This recipe will make a whole lot of skins, but I made it large so you’d have some extra. As you get good at it, you can cut it down by a third. Oh, and did I mention these skins freeze very, very well? Indeed they do, so you can make a bunch now and store plenty away for the next Chinese meal.

44 thoughts on “Making Spring Roll (Popiah) Skins”

  1. Amazing technique! It looks simple and workable but who would have ever guessed?!

    1. Not me…I was as surprised as anyone. But it’s really quite doable.

      Cheers Rainey!

      – Joe

  2. Didn’t you make a dessert that used the swipe-gluteny-blob method to create flaky pastry? Or maybe described it before in a middle-Eastern phyllo pastry ish dessert? If so, what was the dessert?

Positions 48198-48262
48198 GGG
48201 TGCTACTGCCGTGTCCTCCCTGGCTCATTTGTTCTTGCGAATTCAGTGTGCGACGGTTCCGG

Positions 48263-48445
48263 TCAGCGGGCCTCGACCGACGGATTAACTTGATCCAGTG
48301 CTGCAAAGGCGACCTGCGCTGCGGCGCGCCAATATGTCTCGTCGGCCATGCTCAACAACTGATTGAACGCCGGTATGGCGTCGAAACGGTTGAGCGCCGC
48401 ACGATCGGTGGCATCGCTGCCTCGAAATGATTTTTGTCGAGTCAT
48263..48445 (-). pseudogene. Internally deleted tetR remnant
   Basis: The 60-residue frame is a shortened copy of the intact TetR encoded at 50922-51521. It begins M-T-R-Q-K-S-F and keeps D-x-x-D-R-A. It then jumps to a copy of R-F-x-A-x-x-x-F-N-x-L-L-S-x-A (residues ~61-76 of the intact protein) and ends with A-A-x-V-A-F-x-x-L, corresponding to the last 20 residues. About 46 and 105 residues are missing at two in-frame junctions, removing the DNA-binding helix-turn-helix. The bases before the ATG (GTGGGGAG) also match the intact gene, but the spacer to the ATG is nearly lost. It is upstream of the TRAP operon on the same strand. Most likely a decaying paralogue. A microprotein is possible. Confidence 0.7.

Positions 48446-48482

I love seeing these unique methods. And I love egg rolls. Thanks!

    1. Hi Mari!

      Are you thinking of warqa a.k.a. brik pastry? It’s similar, though you make it by brushing a thin batter on a hot pan. I used it for a Moroccan savory pastry called bisteeya.

      – Joe

      1. Yup, that is what I was thinking of. Are there any desserts made out warqa or spring roll wraps? You’d think they would create lovely crispy flaky sweets.

        1. There must be some, but I don’t know of any offhand. Warqa and these skins would actually be thicker that phyllo and not quite as crispy, but somewhere I’m sure someone has thought to make a sweet from them.

          – Joe

  3. Hi

    Thank you for posting this… I’ve been wanting to make my own fresh spring roll skin fir the longest time 🙂

    As for the recipe… It’s 1 lb + 10 oz bread flour and 1 lb + 8 oz of water ?

    Just to be sure before embarking on this

    Thank you

    1. Hey Chris! Yes it’s a fairly large quantity since I thought everyone would benefit from a little extra as they tried it out. Cut it down by a third for a more “traditional” quantity. Good luck and have fun!

      – Joe